UPDATE: I learned this morning that I am unable to view Iowa House Judiciary Committee Chair Chip Baltimore’s Twitter feed. That was not the case a few months ago. He may have deleted that account; the old @ChipBaltimoreIA feed has no new tweets since 2013. I haven’t mentioned Baltimore at Bleeding Heartland in a while, but in April I did tweet a link to an unflattering story about him.
SECOND UPDATE: It seems Baltimore deleted that @chipbaltimore Twitter account.Continue Reading...
Governor Terry Branstad is forging ahead with some major policies he didn’t campaign on last year, oblivious to concerns about the impact on Iowa’s Medicaid recipients and people served by two mental health institutions the governor wants to close.
According to Public Policy Polling’s latest Iowa survey, the governor’s plans are deeply unpopular.Continue Reading...
U.S. Secretary of Agriculture Tom Vilsack plans to move back to Iowa after President Barack Obama’s term ends, according to Radio Iowa’s summary of his remarks on Iowa Public Television’s "Iowa Press" program. Vilsack has served in Obama’s cabinet from the beginning and said he’s not interested in continuing to lead the U.S. Department of Agriculture if Hillary Clinton is elected president in 2016. He wants to move back to Iowa and might teach at a university, but he doesn’t want to become the University of Iowa’s next president. O.Kay Henderson reports that Vilsack is open to running for office again someday.
“You know, you never want to say never,” Vilsack said. After disappointing losses in 2014, the Iowa Democratic Party is in the midst of a rebuilding process and Vilsack seems personally committed to the effort. “It’s going to require a lot of work and it’s going to require all hands on deck,” Vilsack says. “And it’s going to require making sure that we are competitive and getting the message out and working in all 99 counties.”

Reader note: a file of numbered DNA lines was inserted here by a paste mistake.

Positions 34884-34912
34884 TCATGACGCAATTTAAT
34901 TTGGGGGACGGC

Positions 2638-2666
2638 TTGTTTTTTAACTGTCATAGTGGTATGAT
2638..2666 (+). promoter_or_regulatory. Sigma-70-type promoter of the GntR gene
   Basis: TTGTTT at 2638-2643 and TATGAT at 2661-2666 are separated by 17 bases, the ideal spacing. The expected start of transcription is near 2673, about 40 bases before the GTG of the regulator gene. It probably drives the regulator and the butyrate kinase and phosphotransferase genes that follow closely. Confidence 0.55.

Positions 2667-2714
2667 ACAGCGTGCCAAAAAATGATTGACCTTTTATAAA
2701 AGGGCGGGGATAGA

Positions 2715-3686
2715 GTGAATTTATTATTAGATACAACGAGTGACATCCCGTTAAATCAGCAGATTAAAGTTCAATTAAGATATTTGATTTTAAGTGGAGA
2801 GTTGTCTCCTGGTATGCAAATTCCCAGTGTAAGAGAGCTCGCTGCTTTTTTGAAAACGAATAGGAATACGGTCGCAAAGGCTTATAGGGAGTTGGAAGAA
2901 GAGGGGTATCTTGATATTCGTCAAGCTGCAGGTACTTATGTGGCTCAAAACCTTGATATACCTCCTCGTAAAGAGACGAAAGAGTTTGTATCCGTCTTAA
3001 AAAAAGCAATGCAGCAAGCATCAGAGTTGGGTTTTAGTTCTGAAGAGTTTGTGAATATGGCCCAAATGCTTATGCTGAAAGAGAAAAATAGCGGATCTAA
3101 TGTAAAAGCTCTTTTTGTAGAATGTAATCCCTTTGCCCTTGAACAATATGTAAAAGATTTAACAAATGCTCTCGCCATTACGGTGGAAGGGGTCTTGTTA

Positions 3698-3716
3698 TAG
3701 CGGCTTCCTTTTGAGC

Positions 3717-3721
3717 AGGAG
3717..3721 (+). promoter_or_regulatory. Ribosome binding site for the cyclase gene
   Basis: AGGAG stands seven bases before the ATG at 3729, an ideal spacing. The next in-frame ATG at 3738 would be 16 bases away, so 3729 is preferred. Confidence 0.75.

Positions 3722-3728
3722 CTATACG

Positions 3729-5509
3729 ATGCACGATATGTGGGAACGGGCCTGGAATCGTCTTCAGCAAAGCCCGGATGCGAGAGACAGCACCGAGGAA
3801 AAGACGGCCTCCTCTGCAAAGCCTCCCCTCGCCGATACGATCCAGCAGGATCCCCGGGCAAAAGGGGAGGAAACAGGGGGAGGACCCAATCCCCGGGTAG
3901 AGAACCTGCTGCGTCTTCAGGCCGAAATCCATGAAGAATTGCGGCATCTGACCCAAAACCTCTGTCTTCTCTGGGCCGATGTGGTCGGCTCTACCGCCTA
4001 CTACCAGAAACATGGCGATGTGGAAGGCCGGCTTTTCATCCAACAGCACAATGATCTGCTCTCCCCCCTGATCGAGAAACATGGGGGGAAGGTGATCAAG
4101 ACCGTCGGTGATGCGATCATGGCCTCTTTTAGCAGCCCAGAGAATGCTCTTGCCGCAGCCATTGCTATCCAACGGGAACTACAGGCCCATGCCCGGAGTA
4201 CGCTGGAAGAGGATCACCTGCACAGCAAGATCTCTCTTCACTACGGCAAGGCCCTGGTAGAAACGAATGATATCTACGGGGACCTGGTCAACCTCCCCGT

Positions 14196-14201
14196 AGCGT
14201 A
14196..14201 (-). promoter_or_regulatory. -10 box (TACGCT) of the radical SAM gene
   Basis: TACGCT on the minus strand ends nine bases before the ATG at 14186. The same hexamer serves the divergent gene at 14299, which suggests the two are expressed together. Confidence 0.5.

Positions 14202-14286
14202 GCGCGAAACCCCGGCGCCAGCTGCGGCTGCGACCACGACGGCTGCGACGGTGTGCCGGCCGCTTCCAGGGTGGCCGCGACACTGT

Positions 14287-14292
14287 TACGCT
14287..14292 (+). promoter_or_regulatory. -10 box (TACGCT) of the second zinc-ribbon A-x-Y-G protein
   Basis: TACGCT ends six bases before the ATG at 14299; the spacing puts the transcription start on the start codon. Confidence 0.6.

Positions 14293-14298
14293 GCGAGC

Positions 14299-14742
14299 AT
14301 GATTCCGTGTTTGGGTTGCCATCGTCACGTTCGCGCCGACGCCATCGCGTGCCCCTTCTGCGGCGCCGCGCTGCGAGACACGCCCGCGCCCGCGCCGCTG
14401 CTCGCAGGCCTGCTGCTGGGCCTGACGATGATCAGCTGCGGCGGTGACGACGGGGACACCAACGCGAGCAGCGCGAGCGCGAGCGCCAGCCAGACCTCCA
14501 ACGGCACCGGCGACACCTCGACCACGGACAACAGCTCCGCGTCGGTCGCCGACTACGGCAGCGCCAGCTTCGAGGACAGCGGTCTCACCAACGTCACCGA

How many Iowa Democrats would like to travel back in time two years and talk Vilsack into running for Tom Harkin’s Senate seat? There’s no doubt in my mind that even in a Republican landslide year, Vilsack could have beaten Joni Ernst. If he agreed to take her on in 2020 (a potentially tougher race because Ernst will be the incumbent), Vilsack would be nearly 70 years old.
Governor Terry Branstad came back to his old job after twelve years—would Vilsack run for governor in 2018? He would be well positioned beat Kim Reynolds or Bill Northey (who appear to be the two most likely GOP nominees), but I don’t see Vilsack going back to that job.
If Representative David Young wins re-election to Iowa’s third Congressional district in 2016, some Democrats would probaby try to recruit Vilsack to run against him in 2018. But a U.S. House seat in the minority caucus probably wouldn’t sound appealing. My best guess is that Iowans will not see Tom Vilsack’s name on a ballot again. What do you think, Bleeding Heartland readers?Continue Reading...